by: Jeremiah Bolich
From time to time I hear comments made by Christians that seem to grind against what I have come to believe through my own Christian experience. Like all Christians, my theology and personal perspective as a believer have been shaped by a variety of sources. Yet for me personally, I can testify that, to the best of my knowledge, I have allowed the Bible to shape what I know, believe, and stand on as a Christian. What I am proposing must begin at this point, for all policies of conversation, both great and small, begin here.
Recently I “dipped” into a conversation that a mother was having with her young daughter. Mom was correcting some comment her daughter had made about someone being “ugly.” I listened as mom chastised the little girl and then instructed that “all people are beautiful, no one is ugly.” I thought to myself, what a strange perspective…and one I do not agree with.
Perhaps there are many ways to speak of beauty, such as the beauty found in minds, attitudes, and voices. I have witness for myself such beauty and I was privileged to behold it. Yet, there is also ugliness. This also can be seen in the mind, attitude, and voice. And like any who choose to open their eyes, this ugliness is easy to find and behold as well.
Yet we have yet to speak of the beauty and lack thereof that surrounds us and which this mother was instructing her young daughter. This, of course, is the physical appearance of the human being. Is there such a thing as beautiful and ugly here too? I believe there is.
I have never in my life been viewed as physically beautiful, yet truth be told, few have. Like most people, heads do not turn when I enter a crowded room. I’ve never stood out as someone to be gawked at. Now this is not to say that I scare away small children or peal the paint off houses, I am simply ordinary in the realm of physical appearance.
I am an example of one who should be contrasted with others. There are some who are blessed with physical beauty. There are those, when entering a room, draw all attention to themselves. They do this unwillingly, and sometimes unknowingly, for they are beautiful to look upon. They are the ones, in the times where our paths cross theirs, that the air around them seems to tingle and declare their loveliness. They are beautiful, and some, stunningly so!
The Scriptures do not openly instruct how we are to judge physical beauty, but it does reveal from time to time that there are some who possess extra-ordinary, exceptional beauty. In 2 Samuel 14:25, we read, “In all Israel there was not a man so highly praised for his handsome appearance as Absalom. From the top of his head to the sole of his foot there was no blemish in him.”
We also read of the comparison and contrast between Rachel and Leah. In Genesis 29:17 we read, “Leah had weak eyes, but Rachel was lovely in form, and beautiful.”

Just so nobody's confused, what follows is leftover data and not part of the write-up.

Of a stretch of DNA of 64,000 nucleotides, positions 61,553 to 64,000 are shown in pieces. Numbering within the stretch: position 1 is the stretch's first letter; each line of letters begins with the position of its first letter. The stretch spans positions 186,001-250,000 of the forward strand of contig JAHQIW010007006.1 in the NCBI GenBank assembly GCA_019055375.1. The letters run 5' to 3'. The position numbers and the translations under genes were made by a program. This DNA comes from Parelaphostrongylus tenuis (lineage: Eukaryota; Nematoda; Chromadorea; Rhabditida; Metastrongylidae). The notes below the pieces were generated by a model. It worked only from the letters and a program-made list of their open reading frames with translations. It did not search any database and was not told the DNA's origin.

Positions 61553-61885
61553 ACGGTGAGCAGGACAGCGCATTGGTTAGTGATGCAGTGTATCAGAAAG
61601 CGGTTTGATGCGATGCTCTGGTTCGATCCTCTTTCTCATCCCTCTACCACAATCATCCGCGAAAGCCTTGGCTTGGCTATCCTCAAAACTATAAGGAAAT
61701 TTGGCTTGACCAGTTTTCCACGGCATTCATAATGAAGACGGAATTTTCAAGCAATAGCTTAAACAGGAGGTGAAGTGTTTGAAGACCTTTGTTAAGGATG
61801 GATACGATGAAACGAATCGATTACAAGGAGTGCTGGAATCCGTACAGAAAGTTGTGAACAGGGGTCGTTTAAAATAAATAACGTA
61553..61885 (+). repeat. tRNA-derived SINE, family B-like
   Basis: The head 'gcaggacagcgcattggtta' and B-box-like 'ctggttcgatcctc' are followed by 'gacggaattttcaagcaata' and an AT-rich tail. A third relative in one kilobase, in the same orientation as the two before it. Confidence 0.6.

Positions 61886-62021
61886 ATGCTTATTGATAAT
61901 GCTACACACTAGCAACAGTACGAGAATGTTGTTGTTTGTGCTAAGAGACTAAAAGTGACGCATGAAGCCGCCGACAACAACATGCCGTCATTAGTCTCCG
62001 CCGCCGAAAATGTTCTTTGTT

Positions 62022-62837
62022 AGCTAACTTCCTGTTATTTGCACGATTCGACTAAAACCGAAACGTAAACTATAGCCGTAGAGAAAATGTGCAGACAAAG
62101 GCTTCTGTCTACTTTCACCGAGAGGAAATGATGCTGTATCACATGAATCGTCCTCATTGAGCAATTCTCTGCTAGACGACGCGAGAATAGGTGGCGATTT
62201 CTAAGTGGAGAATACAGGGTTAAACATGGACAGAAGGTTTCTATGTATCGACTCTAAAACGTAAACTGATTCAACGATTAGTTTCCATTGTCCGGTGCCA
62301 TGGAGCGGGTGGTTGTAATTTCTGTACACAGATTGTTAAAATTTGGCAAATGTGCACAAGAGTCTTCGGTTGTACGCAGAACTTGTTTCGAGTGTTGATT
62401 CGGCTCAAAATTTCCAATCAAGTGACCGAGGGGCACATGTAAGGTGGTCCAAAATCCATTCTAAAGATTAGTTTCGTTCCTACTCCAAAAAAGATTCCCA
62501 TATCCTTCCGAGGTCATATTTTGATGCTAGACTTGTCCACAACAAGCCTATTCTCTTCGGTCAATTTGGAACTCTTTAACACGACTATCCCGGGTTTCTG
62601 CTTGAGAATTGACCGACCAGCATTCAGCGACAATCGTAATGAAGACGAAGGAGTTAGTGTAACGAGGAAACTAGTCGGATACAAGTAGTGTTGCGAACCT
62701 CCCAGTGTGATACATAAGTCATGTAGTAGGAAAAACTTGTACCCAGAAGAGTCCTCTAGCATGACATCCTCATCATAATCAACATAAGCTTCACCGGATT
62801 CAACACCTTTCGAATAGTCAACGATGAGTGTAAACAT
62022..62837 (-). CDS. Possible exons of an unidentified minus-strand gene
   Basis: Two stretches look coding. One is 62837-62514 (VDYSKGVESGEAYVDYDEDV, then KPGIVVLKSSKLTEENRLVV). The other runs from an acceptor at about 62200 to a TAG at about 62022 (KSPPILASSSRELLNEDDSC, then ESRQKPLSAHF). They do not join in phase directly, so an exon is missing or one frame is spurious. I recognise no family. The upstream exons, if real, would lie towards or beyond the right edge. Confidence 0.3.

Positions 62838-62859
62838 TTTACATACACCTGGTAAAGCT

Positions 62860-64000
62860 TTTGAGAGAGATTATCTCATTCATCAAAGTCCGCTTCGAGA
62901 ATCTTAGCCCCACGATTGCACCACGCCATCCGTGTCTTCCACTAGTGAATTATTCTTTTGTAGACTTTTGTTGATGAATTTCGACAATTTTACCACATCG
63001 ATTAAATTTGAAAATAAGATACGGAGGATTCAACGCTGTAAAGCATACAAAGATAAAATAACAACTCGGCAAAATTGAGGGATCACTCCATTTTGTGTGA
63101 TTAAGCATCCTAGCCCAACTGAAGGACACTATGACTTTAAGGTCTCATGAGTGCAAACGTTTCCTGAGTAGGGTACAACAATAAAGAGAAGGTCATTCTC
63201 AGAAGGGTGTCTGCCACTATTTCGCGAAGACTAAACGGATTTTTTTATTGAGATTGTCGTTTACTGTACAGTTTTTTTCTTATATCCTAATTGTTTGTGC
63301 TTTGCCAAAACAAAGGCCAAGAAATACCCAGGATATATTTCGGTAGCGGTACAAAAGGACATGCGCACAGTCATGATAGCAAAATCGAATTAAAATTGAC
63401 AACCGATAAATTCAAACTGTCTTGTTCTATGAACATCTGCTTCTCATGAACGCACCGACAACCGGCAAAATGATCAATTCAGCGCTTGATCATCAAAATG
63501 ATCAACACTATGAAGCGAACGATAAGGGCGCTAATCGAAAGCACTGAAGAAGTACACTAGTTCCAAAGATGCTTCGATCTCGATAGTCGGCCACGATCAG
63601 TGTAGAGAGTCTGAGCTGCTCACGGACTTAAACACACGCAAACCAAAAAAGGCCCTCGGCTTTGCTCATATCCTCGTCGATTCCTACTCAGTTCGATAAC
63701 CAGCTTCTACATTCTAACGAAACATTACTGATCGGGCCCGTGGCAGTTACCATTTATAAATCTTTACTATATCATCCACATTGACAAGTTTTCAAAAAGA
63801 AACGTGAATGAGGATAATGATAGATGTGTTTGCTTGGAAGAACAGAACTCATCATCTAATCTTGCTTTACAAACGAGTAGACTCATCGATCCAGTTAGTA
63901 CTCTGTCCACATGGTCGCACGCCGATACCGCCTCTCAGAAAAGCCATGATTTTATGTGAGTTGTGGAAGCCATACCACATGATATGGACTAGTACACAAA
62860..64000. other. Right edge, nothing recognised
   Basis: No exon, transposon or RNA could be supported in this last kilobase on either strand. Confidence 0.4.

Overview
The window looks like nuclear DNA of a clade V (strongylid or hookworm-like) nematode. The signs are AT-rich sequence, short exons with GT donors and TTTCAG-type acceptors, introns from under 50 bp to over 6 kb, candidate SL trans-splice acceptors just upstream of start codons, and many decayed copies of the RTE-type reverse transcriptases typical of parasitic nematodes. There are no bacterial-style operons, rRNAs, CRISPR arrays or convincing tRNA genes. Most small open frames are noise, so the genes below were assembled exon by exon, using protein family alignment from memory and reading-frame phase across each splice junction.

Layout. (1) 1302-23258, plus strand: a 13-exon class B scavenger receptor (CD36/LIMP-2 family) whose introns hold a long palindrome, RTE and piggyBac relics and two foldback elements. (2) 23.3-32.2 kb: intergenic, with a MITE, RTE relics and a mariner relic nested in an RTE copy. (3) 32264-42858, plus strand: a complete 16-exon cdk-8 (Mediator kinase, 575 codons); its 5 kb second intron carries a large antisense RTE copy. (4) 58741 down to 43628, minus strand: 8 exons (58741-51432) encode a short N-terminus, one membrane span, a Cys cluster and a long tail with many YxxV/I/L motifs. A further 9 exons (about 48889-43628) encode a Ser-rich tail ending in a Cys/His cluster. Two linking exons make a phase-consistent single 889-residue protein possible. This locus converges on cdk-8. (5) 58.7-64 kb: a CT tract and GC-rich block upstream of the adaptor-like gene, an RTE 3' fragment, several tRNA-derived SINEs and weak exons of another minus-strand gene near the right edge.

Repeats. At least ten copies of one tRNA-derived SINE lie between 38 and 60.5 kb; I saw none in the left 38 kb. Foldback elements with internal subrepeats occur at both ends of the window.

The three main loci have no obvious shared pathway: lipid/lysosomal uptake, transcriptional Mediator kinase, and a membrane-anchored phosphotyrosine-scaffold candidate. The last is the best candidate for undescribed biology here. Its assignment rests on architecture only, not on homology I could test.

This quality of beauty was also seen in Abraham’s wife. She was so lovely to look upon, that Abraham, at times, feared for his life to be seen with her in public. You can read for yourself his dilemma in Genesis 12:10-20.
These are but a few examples, but it seems obvious, both from the Bible and from common sense, that there are a few who enjoy the blessings of physical beauty. They stand in contrast to others. These others, who make up the many, do not possess beauty and therefore do not bear the weight of such a responsibility. To be beautiful is to bear the weight of great responsibility.
Those who possess beauty, possess both the possibility of a blessing and a cursing at the same time. It is so with any gift. In the same way that a preacher can become enamored with his gift of insight and proclamation, so too can the beautiful fall in love with their beauty.
It is a tragic thing to witness one of beautiful fall into the curse of vanity. The gifts of God are to always remain gifts. To seek to own a gift, to take it and use it for oneself, is vain and it will corrupt the very heart. In particular, when beauty becomes the passion and focus of the lovely one’s life, everything in their life shifts toward their beauty. From the clothing they wear to the surgeries they endure, their life becomes twisted in order to obtain, possess, and preserve the gift of beauty.
The Bible is clear; our life is to revolve around Jesus. We are driven by the Holy Spirit in matters of daily physical routine, such as dressing our bodies. Even this menial task is to bring glory to God. When our obsession shifts from Jesus to beauty, the clothing of our bodies also shifts. We then dress not for Him whom we serve, but for the curse of beauty in which we are enslaved.
I believe there is such a thing as physical beauty that sets some apart from others. To deny this fact of life is not only to willfully live in deception, but to alleviate the beautiful of the God given responsibility in which all gifts are given.
I challenge those who are blessed with beauty, to walk cautiously before the Lord your God in recognition and awareness of the gift bestowed upon you. Do not seek to hold on to it, nor seek to use it for yourself. Rather, be the blessing to others that you were created to be. And in modesty, be the revelation of Christ’s wonderful handiwork. The Bible has much to say about physical appearance and the Holy Spirit, through the vehicle of the Church, will help you understand and see yourself as God Himself sees you.
As for the rest of us, I would encourage that we praise God for the beautiful around us. That we enjoy, through the eyes of the Holy Spirit, the wonder of our great God’s creation. Beauty is a delight to behold, but a curse to take for oneself. Allow the gifts of God to remain gifts and pray continually for wisdom in all such matters that pertain to the physical.